The core of the book, to this point, has focused on more theoretical and intellectual aspects of pursuing holiness. Chapter 7 provides some more practical steps of obedience and encouragement to form fruitful spiritual discipline. (I highly recommend Spiritual Disciplines by Donald Whitney for more on this topic.)
Bridges had several great things to say in these chapters and a blog post covering everything would be far too long. I decided to focus on one important point and spend more time digging in to the practical side by sharing some examples. Sometimes real-life illustrations and personal stories make the most significant impact in my life, and I hope a glimpse at what God has been teaching us will be an encouragement to someone else.
We are to form the habit of thinking rightly about our sin and standing before God. We often fall into the trap of believing that we have no control over our thoughts, or we allow our thoughts to be driven by our feelings.
But we can consciously apply the gospel to our personal situations dozens of times a day and “take our thoughts captive to obey Christ” (2 Cor. 10:5) At first, it may require great effort to see how God’s word applies to our lives. But as we begin to replace our incorrect conclusions with God’s truth, His word begins to renew our minds and becomes easier. We learn to “preach the gospel to ourselves.”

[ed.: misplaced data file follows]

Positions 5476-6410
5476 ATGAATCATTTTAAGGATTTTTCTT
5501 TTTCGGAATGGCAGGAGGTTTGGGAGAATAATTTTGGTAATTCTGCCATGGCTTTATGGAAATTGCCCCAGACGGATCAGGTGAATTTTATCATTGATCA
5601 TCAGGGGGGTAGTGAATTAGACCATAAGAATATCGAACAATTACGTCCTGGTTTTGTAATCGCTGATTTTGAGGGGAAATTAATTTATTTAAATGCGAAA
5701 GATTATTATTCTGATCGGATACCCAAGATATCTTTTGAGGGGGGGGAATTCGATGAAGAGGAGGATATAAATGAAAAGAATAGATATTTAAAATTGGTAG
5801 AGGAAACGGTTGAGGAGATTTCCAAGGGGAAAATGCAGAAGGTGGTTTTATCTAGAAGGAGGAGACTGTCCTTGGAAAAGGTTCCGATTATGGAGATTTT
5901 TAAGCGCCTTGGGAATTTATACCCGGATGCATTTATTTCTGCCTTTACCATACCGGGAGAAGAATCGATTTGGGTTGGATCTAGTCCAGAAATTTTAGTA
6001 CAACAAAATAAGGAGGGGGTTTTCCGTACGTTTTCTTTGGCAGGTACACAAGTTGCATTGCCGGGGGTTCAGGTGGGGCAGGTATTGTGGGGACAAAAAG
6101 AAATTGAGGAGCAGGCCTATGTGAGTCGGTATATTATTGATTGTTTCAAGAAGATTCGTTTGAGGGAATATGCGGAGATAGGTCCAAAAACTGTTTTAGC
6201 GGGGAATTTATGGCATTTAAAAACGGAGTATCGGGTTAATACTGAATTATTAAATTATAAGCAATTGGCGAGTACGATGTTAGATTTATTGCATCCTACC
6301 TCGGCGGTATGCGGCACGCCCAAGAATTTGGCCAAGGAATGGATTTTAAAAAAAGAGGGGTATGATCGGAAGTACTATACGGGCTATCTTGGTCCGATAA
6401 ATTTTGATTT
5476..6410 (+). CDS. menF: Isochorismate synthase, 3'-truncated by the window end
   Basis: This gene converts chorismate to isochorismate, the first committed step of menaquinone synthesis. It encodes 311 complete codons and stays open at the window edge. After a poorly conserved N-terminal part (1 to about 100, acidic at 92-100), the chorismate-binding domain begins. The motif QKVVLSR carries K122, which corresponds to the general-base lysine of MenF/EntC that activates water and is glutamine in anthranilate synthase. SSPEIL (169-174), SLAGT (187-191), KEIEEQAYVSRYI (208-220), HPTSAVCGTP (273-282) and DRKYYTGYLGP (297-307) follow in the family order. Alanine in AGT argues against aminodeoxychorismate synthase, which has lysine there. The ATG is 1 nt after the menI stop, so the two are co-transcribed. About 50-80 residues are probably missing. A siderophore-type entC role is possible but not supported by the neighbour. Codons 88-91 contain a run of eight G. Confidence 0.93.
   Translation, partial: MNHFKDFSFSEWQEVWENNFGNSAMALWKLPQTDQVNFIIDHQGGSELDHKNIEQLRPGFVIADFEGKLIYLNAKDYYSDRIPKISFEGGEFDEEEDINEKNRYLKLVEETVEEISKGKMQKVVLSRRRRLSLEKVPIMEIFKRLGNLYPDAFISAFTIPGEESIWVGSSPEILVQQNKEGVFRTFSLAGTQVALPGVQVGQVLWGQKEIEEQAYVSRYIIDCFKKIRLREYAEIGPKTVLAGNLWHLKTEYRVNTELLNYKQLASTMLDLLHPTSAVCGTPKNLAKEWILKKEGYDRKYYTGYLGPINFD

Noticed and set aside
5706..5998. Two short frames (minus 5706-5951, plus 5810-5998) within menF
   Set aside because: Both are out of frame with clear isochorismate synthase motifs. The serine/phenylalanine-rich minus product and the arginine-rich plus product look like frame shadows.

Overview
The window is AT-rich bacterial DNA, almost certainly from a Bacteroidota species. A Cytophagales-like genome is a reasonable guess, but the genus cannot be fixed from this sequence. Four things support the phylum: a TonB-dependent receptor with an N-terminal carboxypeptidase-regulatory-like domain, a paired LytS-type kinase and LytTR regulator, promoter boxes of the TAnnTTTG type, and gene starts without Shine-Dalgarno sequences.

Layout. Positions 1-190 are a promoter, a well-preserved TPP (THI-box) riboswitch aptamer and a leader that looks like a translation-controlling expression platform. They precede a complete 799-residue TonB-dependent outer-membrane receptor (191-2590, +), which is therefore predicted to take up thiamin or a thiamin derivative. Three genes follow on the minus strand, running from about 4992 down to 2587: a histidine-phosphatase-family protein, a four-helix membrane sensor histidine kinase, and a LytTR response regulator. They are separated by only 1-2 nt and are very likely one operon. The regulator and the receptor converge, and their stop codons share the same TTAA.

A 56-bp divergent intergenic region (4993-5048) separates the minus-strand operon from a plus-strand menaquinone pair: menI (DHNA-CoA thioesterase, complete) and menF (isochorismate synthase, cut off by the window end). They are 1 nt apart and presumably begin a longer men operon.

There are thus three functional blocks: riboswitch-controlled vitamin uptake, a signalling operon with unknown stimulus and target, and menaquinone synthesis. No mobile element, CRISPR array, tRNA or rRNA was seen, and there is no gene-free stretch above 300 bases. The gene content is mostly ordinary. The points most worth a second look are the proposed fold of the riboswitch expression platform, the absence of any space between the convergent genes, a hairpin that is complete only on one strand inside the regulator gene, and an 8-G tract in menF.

I’ll share an example of how this might work…
I speak harshly to one of the children, and then feel convicted that it was wrong. My flesh wants to just excuse my sin and blame it on the disobedience of the children or the million things on my to-do list. It feels easier just to call it a “grumpy day” and try again tomorrow.
Applying the gospel to this situation means I need to stop, think, and maybe even retreat to a quiet area for a few minutes if possible. I need to accept that the sin is coming out of MY heart, no matter what is going on around me. I need to acknowledge that I have grieved God. I need to remember what God has done for me—remember his mercy in sending Jesus to receive the punishment that I deserved. And as I remember what Jesus sacrificed to pay the penalty for MY sin, I begin to feel humbled and amazed. My heart is slowly restored to the Lord as I submit myself to him, and he may bring to mind a passage or phrase of scripture or even a line of music filled with truth to encourage me as I move forward.
It’s the same gospel that the Holy Spirit used to draw you to the Lord for the first time, and it should never grow old! We don’t ever want to move away from the good news of Jesus’ atonement for sin. The more you hear this story—the story of God’s redeeming love and abundant grace toward his creation that rebelled against him— the more your heart should be overflowing with awe and amazement for the Lord!
In addition to preaching the gospel to yourself, I encourage you to make it a habit to preach the gospel to your family members. This requires grace and humility! We need to pray for gracious words as we speak God’s truth to others and humility to accept their words as they speak it back to us.